What inspired you to become a landscape architect and was your educational background directly related to this?
In your opinion, what are the essential attributes that any landscape architect should possess?
Inquisitiveness and passion play a major influence for me. In my opinion, Landscape Architects should have the ability to approach the design from various aspects and elements. Landscape architecture can be part of architecture, civil engineering and planning. This cross-disciplinary collaboration promotes a comprehensive and cooperative approach to planning and design thus creating a very strong design understanding and concept.
The Middle East has seen major developments in the landscaping industry over the past few years with major projects in the UAE, Qatar, and now Saudi Arabia. Now the attention must be turned to sustaining these ‘Green’ landscapes for years to come. How can this be done baring in mind our environmental responsibility to reduce our carbon footprint and the limited skills of the maintenance workers who are left to preserve the landscapes, once the architects have handed over the job?
With the current hype on being ‘Green’, everyone seemed to be jumping onto the ‘Green’ bandwagon. One should not only look upon using complicated technology savvy equipments but more on creating awareness on understanding the local biodiversity and designing workable spaces with sustainable materials sourced from nearby countries, which reduces the carbon footprint.
The choice of local planting palette and low maintenance plants with systematic water management also plays a huge role in going Green.
Water will become the most precious resource in the coming years and it’s likely to become a source of conflict. How can you as a landscape professional plan ahead in your work to ensure that water is treated with the respect it deserves and not wasted?
Water is a vital resource in the Middle East. To ensure that there will be minimal wastage, in certain projects that have vast lawn areas, we try to persuade the clients to invest in a systematic water management system by recycling grey water or incorporate water saving treatments in soil mixtures for the longer run benefits. Certain clients are quite keen in the proposal, although the initial cost will be slightly higher than what they normally pay. But if we look at the long term impact, they will be able to save half of the normal amount of water used for irrigation especially during summer season; whereby lawn area consume double the normal water intakes and also has higher water wastage due to water evaporation.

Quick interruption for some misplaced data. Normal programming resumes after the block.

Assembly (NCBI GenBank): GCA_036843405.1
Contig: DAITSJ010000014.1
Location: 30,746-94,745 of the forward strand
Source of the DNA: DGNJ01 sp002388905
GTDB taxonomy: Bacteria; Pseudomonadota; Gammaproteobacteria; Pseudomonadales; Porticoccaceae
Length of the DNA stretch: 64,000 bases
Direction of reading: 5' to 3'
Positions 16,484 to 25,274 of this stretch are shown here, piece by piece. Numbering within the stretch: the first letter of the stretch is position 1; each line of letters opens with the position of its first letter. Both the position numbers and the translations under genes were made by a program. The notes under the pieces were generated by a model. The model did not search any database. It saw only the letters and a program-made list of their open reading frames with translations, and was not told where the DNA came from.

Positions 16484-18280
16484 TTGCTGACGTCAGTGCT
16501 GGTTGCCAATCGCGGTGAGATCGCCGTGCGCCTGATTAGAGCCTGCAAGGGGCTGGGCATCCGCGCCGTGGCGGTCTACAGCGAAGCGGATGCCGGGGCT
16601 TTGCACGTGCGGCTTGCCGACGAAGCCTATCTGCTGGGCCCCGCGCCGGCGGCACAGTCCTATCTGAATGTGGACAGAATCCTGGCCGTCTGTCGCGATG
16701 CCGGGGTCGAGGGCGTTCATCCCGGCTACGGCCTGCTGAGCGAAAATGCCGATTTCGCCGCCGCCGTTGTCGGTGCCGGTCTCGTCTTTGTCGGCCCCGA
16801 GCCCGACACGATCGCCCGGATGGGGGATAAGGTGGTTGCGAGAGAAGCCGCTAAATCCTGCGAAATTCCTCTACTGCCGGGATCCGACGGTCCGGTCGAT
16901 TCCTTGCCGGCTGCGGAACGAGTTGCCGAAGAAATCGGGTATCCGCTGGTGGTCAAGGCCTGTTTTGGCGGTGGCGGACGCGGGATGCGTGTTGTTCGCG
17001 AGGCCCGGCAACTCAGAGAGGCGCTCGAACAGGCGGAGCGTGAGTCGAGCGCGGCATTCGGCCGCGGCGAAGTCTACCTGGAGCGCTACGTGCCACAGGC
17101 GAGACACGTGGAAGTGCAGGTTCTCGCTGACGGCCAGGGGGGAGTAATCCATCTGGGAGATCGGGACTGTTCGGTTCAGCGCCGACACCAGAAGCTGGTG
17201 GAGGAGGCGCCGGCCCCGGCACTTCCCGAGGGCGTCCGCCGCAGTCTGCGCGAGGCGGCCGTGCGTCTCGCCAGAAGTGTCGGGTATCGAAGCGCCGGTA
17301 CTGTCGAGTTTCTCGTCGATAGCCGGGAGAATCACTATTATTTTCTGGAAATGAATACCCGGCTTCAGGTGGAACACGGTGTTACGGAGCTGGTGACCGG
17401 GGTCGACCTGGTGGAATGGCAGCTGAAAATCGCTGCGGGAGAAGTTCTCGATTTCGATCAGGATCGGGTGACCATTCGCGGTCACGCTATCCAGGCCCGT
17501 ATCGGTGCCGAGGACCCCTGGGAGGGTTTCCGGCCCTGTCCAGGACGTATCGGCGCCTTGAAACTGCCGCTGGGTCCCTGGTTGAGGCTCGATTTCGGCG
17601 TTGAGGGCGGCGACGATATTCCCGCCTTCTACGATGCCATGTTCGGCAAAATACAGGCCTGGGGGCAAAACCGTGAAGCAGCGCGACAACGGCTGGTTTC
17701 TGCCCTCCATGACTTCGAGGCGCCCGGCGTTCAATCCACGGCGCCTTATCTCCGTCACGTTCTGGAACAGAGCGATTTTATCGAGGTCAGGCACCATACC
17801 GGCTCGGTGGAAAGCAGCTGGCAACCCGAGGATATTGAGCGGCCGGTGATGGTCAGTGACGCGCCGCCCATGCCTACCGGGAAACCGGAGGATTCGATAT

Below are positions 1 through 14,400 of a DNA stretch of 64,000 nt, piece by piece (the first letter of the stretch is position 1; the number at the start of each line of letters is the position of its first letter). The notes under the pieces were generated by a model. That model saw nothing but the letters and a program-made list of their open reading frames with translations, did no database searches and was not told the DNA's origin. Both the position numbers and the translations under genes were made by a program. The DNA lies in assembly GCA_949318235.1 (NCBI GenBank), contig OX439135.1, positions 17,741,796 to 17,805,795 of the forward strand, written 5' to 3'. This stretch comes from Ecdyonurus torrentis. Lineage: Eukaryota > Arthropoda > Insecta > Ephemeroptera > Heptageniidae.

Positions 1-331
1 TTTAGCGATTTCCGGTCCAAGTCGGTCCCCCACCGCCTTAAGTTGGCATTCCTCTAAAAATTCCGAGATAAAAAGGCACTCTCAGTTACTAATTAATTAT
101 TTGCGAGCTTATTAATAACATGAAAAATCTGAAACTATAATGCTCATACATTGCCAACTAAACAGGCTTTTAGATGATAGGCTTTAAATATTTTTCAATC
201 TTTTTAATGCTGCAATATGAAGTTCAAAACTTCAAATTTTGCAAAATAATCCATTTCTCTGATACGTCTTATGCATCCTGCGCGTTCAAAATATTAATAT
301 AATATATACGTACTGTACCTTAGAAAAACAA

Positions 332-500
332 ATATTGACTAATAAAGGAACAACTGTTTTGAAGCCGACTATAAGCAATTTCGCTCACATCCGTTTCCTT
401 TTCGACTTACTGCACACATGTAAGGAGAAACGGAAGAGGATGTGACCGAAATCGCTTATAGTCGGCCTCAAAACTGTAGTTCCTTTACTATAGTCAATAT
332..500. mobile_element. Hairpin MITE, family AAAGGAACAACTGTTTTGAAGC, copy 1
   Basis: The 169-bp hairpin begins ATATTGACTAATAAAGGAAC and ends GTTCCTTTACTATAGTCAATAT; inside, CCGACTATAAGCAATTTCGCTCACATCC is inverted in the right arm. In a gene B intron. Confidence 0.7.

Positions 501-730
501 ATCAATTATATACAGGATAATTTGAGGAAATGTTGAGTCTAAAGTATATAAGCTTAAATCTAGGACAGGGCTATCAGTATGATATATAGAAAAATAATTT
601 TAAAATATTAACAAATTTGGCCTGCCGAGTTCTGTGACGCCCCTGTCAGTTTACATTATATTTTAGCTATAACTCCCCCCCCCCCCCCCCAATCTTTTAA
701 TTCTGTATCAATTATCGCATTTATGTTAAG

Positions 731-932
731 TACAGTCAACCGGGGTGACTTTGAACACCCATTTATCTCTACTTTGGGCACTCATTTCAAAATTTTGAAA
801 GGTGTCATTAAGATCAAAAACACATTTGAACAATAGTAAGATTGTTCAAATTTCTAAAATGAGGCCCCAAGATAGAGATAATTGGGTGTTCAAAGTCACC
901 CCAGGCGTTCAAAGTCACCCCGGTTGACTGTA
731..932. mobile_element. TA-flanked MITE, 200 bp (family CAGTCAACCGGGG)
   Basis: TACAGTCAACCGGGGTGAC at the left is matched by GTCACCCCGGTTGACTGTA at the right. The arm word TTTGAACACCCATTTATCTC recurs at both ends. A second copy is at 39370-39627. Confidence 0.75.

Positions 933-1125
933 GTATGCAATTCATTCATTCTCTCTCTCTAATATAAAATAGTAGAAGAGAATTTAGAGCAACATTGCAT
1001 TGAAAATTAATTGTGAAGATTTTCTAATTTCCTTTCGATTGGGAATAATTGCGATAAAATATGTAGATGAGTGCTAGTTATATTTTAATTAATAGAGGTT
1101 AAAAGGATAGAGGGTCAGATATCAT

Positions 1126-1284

Another alternative would be to propose local groundcovers instead of grasses while maintaining the lush green effect the client wants.
Do you believe that the landscape industry in this region will undergo a major change in their design practices and be forced to adapt in the years ahead to overcome this problem of water scarcity and how can you avoid having only arid landscapes?
I believe if we start to value the essence of water now, this problem might not arise. To a fraction of clients, the meaning of green is vast lawn area with no trees. Hence, it will be up to the Landscape Architects to educate and change the client’s mindset by proposing mixtures of local and low maintenance plantings to create lush greeneries, whilst using the least amount of water.
Xeriscape concept works well in this region, hence we can explore and create more exciting and rich planting palette. Mixtures of plantings with different materials and textures such as natural stone boulders, pebbles, and recycled glass can be very interesting if designed in a creative manner. This will create a very animated and interactive landscape design.
Which project have you been most proud of throughout your career and why?
One of my favourite projects was creating an interactive hanging garden between two office towers.
The outdoor spaces interlink the restaurant, gymnasium and main lobby hence the design has to ensure smooth people movement from one space to another.